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  1. banderas's Avatar
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    #1

    Listening comprehension

    Dear Teachers and Learners!

    A friend of mine, who lives in Poland, struggles to understand spoken English. Her level is advanced (around "C") and she can express pretty much everything she wants but she does not understand that well. As one to one lessons with a native speaker of English are quite expenisve in Poland, I suggested that she should watch movies if she wants to make some progress.
    Now she is asking me if it is advisable to watch her favourite TV series "Lost" with subtitles or she would benefit more from doing it without any subtitles?

    There are some prons:
    1. She should watch it with subtitles because it allowas her to pick up new words and build up her vocabulary.
    2. Subtitles help her to follow the plot easily without wondering what some characters, like Sawyer, say. By the way I myself have sometimes difficulty in understanding his speech. Those who watch "Lost" certainly know what I mean.

    and cons:
    1. Subtitles are going to turn listening comprehension into reading comprehension. She will focus on reading mainly instead of listening.
    2. She should be able to figure out words and their meaning from the context (without subtitles) even if she does not know the exact their meaning.

    What do you think, Teachers? Could you share your opinions and views with me?
    What are your experiences, Learners, especially those, like Vil, who are self-taught?

    Perhaps you can say something that doesn't fit into any prons and cons I mentioned. If so, feel free to add your comments.

    Cheers
    Banderas


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    #2

    Re: Listening comprehension

    My experience of being in Greece, watching English programmes and films with Greek subtitles was that it markedly helped my Greek comprehension.

    One suggestion - if she can switch the subtitles on and off, then watch without but switch them on when she finds she is losing track of the dialogue.

  2. banderas's Avatar
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    #3

    Re: Listening comprehension

    Quote Originally Posted by Anglika View Post
    My experience of being in Greece, watching English programmes and films with Greek subtitles was that it markedly helped my Greek comprehension.
    dialogue.
    How about if she reads transcript of an episode first and then watch it without the subtitles?What do you think, Anglika?


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    #4

    Re: Listening comprehension

    It's an idea worth trying, similar to reading a play before seeing it performed.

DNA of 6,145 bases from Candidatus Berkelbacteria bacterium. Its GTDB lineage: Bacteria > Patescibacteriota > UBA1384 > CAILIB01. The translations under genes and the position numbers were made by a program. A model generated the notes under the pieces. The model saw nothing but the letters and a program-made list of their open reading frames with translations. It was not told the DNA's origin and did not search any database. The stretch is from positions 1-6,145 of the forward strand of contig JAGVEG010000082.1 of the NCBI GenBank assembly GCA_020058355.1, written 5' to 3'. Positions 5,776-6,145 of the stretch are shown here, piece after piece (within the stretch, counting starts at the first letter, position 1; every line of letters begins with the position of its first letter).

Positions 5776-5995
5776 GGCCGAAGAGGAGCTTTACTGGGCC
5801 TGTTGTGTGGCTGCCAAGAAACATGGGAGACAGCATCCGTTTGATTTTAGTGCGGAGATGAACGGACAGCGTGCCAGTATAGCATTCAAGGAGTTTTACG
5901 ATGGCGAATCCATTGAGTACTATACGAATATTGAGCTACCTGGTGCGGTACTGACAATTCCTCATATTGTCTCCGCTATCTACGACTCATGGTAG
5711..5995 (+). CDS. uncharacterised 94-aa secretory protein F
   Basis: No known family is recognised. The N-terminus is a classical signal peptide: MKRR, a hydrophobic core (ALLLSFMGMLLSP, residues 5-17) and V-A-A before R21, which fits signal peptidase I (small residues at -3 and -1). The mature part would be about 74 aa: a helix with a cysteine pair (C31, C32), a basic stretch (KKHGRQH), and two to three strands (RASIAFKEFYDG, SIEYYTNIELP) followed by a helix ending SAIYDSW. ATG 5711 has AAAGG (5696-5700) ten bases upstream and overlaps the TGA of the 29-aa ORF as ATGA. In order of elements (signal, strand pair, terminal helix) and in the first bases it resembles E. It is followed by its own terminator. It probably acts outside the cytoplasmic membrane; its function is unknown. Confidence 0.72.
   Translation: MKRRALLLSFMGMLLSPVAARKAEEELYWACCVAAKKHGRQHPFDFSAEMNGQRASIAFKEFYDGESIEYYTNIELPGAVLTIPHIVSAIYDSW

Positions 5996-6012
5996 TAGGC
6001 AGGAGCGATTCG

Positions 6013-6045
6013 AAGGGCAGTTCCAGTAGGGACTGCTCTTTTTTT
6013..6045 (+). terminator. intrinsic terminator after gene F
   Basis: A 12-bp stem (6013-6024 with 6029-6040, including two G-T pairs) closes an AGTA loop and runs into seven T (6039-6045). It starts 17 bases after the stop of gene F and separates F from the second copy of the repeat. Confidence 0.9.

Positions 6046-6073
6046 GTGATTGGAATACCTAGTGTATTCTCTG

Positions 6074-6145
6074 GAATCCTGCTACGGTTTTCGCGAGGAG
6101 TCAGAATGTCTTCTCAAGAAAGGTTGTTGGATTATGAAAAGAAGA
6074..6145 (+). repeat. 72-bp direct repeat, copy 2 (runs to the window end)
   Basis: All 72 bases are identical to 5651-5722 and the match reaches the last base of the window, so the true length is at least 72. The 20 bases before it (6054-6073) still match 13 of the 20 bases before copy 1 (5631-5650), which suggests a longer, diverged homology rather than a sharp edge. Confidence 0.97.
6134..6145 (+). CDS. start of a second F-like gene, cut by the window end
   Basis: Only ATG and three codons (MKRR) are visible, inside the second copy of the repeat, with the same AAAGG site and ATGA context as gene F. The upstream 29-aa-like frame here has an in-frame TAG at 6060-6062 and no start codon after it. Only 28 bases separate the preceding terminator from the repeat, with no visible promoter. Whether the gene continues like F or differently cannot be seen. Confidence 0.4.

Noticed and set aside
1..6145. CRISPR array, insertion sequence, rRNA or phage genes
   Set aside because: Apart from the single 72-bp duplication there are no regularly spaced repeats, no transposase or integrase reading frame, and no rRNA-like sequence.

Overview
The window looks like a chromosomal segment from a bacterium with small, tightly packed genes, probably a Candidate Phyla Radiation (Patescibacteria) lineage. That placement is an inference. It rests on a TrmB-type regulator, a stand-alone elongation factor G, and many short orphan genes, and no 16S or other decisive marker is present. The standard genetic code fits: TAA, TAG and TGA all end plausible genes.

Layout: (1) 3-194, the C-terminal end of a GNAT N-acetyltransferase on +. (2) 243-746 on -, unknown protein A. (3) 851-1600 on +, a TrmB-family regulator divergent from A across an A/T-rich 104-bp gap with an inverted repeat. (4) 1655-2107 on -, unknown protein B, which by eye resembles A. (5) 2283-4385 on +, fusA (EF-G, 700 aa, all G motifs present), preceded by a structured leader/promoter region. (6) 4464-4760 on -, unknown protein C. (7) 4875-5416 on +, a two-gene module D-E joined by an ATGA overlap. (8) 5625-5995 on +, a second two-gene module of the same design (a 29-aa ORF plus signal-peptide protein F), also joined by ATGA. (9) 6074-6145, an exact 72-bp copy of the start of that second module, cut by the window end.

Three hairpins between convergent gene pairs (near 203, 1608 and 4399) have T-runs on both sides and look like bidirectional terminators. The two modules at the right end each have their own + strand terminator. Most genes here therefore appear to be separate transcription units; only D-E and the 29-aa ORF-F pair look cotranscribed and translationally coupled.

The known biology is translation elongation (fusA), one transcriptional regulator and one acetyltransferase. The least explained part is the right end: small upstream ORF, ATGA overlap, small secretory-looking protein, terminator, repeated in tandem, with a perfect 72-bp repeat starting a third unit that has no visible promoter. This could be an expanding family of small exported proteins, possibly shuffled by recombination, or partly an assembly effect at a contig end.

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    #5

    Re: Listening comprehension

    My english teacher always encouraged me to watch movies with English subtitles. It works for me. Banderas had a great idea, it certainly will make her experience less boring I think. And Lost itself is a good start point, coparing to other series its dialogues are slower.

  3. banderas's Avatar
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    #6

    Re: Listening comprehension

    Quote Originally Posted by anreak View Post
    My english teacher always encouraged me to watch movies with English subtitles. It works for me.
    Don't you think that doing that you more read English than listen to English?
    Or perhaps in this way you kill two birds with one stone?

    Banderas had a great idea, it certainly will make her experience less boring I think. Thanks, mate.

    And Lost itself is a good start point, coparing to other series its dialogues are slower.
    Yes, it is good, isn't it?
    s

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    #7

    Re: Listening comprehension

    Quote Originally Posted by banderas View Post
    Don't you think that doing that you more read English than listen to English?
    Or perhaps in this way you kill two birds with one stone?
    I agree up to a point, sometimes I get myself fed up of English, so I end up just reading the subtitles. But your student have to keep in mind that she needs to focus on listening, it's not supposed to be a reading exercise, is it? I think the success of this exercise depends on the willingness of the student. All in all chances are that your student will be more exposed to English with no subtitles at all (or usually subt in our language that can be ignored) and then that is the opportunity for her to notice whether she's improving.

    Kill two birds? It's a good way to improve vocabulary, however I try not to worry much about new words when I'm watching TV.

    Well, that's my sad story.
    Last edited by anreak; 22-Apr-2008 at 03:44.

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